Mount Moriah, Bombadil, Loamlands, Daniel Bachmann
Lincoln Theatre, Raleigh
Friday, Feb. 14
On Friday night, N.C. State University radio station WKNC’s bold bookings of popular bands for its 11th annual Double Barrel Benefit
paid off for both the station and the artists. With over 600 people crammed into Lincoln Theatre, there was a diverse cross-section of listeners, including many who were years—if not decades—removed from their college years, but still appreciated WKNC’s broadcasts at 88.1 on the FM dial. Bombadil
drummer James Phillips was one of them.
Midway through his band’s set, Phillips told the story of how he met the rest of the members after hearing “Jellybean Wine”
(from Bombadil’s self-titled debut EP, recorded before Phillips joined) while listening to 88.1 at work. Switching off between keys, bass, ukulele, drums and a bit of harmonica, the usually playful trio—fourth member Bryan Rahija is off at the University of Michigan’s business school—stuck mostly to the starker, more piano-driven fare of their two most recent albums, such as the graceful “Have Me” from last year’s Metrics of Affection
. This highlighted the band’s offbeat songwriting and terrific vocal harmonies. The latter were on display during an a cappella arrangement of “Get to Getting On” during which the crowd was surprisingly attentive.
That didn’t keep Bombadil from dipping into its back catalog for bursts of energy such as “Cavaliers (Har Hum)” and “A Buzz, A Buzz,” with Stuart Robinson leaping around his piano or jumping from the drum riser while plucking his uke. At times, it was clear that layers were missing. “A Question,” an obvious choice for Valentine’s Day, lacked electric guitar counterpoint to give punch to Robinson’s ukulele. Lineup limits perhaps explained the absence of any selections from the group’s best and most lush record, Tarpits and Canyonlands.
They also performed a new song that implied that there wouldn’t be much departure from their familiar sound on the record they’re about to start recording.
Where Bombadil was restrained, Mount Moriah
came out loose and aggressive, similarly defying expectations. Kicking off with a handful of the more up-tempo tunes from Miracle Temple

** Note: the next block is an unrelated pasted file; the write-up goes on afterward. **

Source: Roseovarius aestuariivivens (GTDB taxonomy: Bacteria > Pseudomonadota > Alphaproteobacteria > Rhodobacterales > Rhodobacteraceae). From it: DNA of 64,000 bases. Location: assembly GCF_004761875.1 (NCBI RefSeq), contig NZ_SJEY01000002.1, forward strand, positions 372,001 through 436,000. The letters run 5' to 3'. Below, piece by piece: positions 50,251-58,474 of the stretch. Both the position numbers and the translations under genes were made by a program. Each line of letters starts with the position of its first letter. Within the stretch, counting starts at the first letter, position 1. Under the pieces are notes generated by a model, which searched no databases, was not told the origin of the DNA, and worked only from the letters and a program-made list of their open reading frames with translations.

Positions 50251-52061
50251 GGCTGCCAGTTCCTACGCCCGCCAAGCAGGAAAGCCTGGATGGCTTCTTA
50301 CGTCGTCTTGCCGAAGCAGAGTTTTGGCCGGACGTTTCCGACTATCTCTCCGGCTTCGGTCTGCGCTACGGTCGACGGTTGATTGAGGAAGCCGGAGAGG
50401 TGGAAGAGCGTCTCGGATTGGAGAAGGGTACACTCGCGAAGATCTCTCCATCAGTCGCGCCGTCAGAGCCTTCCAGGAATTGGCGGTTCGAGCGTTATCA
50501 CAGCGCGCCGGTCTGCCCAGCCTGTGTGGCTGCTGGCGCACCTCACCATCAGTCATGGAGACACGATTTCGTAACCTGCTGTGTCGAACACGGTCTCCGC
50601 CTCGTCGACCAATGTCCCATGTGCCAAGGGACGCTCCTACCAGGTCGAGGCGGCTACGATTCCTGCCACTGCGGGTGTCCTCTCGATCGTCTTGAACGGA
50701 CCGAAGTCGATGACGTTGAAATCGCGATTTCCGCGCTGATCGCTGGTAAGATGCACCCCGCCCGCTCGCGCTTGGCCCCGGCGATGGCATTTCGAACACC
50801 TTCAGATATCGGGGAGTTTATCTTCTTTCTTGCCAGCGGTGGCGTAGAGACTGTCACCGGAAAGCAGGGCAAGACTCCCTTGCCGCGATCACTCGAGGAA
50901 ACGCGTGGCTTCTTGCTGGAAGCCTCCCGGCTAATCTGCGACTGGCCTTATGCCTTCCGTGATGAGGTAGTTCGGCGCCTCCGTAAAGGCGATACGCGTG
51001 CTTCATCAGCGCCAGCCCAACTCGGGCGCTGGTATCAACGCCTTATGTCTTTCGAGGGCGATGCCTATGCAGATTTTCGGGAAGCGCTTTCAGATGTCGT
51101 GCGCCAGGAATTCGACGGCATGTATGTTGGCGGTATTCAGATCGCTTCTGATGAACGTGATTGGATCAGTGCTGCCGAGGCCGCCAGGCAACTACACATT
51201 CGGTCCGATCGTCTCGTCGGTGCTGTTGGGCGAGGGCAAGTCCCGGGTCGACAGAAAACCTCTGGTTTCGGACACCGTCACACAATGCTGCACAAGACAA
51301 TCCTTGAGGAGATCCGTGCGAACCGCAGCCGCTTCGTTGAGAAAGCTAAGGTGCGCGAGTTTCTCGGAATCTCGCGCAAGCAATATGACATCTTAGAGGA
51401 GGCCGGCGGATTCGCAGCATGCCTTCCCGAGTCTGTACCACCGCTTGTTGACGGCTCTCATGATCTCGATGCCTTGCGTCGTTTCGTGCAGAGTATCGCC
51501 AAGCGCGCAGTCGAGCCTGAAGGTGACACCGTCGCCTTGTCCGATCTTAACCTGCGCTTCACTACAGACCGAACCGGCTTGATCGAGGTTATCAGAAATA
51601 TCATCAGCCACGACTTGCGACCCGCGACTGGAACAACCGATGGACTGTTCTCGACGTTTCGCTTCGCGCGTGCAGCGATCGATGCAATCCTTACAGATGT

and a new, unrecorded song, the quartet only tempered its pace for the slow-burning “Miracle Temple Holiness,” where each of Jenks Miller’s guitar notes seared thanks to a favorable mix. Mount Moriah
single “Lament” turned into a sing-along, and WKNC’s support of the song likely played a part in the recognition that swept through the crowd with the first chord. Mount Moriah also offered a raw, primal stomper in their cover of Neil Young’s “Revolution Blues,” which will be released exclusively on Or Thousands of Prizes,
a subscription series of 7-inch singles, currently sold out, that celebrates Merge Records’ 25th anniversary.
The last two songs of Mount Moriah’s set were even more revealing. Closing with what Heather McEntire called the band’s “only love song,” they transformed “Planes” into a four-on-the-floor disco jam that was almost unrecognizable outside of its modified chorus. After McEntire claimed that encore calls had caught the band off-guard, she scanned the room for someone who knew the words to “Social Wedding Rings” to help her fulfill the request. The college-aged guy who took on the task had far better dance moves than knowledge of Mount Moriah lyrics. McEntire failed to get through many lines without breaking into laughter at the attempted duet, with her bandmates enjoying the spectacle from across the stage. Although I’ve seen sharper performances from Mount Moriah, I’ve never seen them seeming to have so much fun. Considering the bleak Southern gothic tinge of its catalog, it was surely appreciated by a crowd that wasn’t eager to wallow in sadness on Valentine’s Day.
Watch more Dan Schram videos of performances by Loamlands and Daniel Bachman.